Increasing importance is being placed on innovation, and Scotland is leading the way, according to a Universities Scotland report, detailing a 12 per cent increase in the value of research contracts taking place between Scottish universities and small and medium-sized enterprises (SMEs). It's vital that academia continues to capitalise on the value of these opportunities and has the commercial awareness needed to deliver successful partnerships with the business sector.
Despite the economic climate, there has never been a better time to advance products and services for company directors considering investment in research and development. Supporting new and sustainable links between businesses and higher education – and the subsequent economic growth – is one of the Scottish Government's key strategic priorities. Scotland possesses world-class research and knowledge across many disciplines; therefore it is crucial that business and academic sectors work together to aid economic recovery.
Scotland's universities and research institutes are home to a wealth of knowledge and expertise and hold the solutions to an extensive range of business challenges, however obscure. Whether a business is looking to develop an additional service that it does not have access to in-house, or looking to overcome a significant problem, at any stage of a product development, there is help out there.
Collaborations between business and academia are not a new concept, but this was previously considered a domain for larger businesses. SMEs are increasingly becoming more aware of the benefits that an academic partnership can offer. And with SMEs accounting for 99 per cent of all enterprises and 53 per cent of jobs in Scotland, there are opportunities for universities and research institutes to work together to deliver productive partnerships.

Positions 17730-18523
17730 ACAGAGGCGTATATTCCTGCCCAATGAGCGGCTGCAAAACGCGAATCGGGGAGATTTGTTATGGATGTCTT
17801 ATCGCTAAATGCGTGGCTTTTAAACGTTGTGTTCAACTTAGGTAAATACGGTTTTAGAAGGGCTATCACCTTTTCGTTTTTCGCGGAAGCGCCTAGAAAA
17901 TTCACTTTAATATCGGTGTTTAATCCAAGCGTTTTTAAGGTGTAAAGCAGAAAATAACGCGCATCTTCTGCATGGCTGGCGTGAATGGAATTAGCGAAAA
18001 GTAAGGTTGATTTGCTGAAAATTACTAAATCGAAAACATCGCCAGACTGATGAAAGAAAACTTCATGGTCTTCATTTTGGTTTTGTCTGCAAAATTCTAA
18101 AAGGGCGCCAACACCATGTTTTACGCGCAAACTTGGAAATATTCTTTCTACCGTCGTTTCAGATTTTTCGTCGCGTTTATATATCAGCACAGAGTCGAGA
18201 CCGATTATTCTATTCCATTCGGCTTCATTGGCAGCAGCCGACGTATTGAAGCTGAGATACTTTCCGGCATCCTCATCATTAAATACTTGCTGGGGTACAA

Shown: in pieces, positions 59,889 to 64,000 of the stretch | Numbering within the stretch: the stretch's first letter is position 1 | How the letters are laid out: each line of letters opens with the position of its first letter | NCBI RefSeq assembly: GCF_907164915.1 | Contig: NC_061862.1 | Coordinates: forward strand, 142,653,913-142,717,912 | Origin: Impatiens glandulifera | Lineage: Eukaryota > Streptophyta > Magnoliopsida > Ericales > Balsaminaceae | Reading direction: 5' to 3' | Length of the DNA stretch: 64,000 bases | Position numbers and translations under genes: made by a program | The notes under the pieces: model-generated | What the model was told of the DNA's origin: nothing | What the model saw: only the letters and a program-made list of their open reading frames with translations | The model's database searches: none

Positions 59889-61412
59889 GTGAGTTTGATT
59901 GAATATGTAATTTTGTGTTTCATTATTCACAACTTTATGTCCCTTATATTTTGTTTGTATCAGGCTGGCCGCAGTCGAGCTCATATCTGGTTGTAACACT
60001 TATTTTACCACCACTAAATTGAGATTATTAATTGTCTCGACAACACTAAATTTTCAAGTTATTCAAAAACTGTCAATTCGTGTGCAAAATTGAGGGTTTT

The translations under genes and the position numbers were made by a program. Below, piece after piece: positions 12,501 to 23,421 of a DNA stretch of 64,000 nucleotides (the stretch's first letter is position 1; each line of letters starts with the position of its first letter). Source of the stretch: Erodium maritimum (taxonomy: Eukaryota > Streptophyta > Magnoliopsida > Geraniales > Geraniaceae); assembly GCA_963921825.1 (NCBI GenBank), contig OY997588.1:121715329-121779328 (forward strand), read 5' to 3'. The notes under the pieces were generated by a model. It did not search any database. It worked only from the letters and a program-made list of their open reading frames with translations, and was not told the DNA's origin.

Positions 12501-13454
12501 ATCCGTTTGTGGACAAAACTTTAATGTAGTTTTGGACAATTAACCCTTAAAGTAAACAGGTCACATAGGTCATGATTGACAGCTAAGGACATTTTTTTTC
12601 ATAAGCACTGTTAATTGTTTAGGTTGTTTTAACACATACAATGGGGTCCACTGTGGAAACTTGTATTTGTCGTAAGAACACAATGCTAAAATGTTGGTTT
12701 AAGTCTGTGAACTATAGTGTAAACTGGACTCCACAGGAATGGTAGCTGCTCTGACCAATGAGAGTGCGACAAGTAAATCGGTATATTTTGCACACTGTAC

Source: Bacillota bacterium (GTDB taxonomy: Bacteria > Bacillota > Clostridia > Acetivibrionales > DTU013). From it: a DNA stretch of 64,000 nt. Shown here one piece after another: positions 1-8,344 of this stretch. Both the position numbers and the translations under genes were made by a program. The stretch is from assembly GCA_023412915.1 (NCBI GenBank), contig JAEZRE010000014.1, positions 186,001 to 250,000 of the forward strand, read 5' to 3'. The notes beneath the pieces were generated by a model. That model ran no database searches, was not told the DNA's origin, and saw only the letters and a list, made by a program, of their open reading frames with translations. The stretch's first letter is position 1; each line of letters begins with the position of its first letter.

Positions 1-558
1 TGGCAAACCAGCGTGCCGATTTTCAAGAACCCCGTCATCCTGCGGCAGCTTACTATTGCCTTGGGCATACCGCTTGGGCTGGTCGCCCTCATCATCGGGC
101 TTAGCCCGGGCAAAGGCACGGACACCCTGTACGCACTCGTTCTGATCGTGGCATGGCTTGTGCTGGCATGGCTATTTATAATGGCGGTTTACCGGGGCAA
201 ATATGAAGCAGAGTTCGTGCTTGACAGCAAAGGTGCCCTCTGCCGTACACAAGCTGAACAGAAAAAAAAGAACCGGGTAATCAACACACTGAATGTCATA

Businesses operating in all sectors can benefit from academic input to tackle the challenges and issues they are faced with. Projects can cover a wide range of areas, including product design, manufacturing and commercial development.
A recent survey highlighted that over 50 per cent of members of the Federation of Small Businesses believe they will introduce new or improved products or services to their business in the next 12 months. The incentive to innovate is there with government-backed funding schemes available to help offset the costs, and the benefits of collaborative working are clear on both sides. Scotland's universities can support companies to drive forward innovations that will ensure Scottish businesses maintain that all-important competitive edge.
Together, business and academia can deliver the technology, knowledge and insights to make products faster, stronger, safer and more efficient; to break into new markets; and, ultimately, to impact on the bottom line and increase profitability.
Working with businesses provides an essential insight into industry that academia needs to help inform future teaching, research and to assist in bringing new skills to key industries.
Scotland has a strong and dynamic business community and cutting-edge research under way in its universities and research institutes. It must play to these strengths. Forging robust and lasting links between Scotland's business community and academia has the power to shape a strong economy for the future.
Dr Siobhn Jordan is a director at Interface.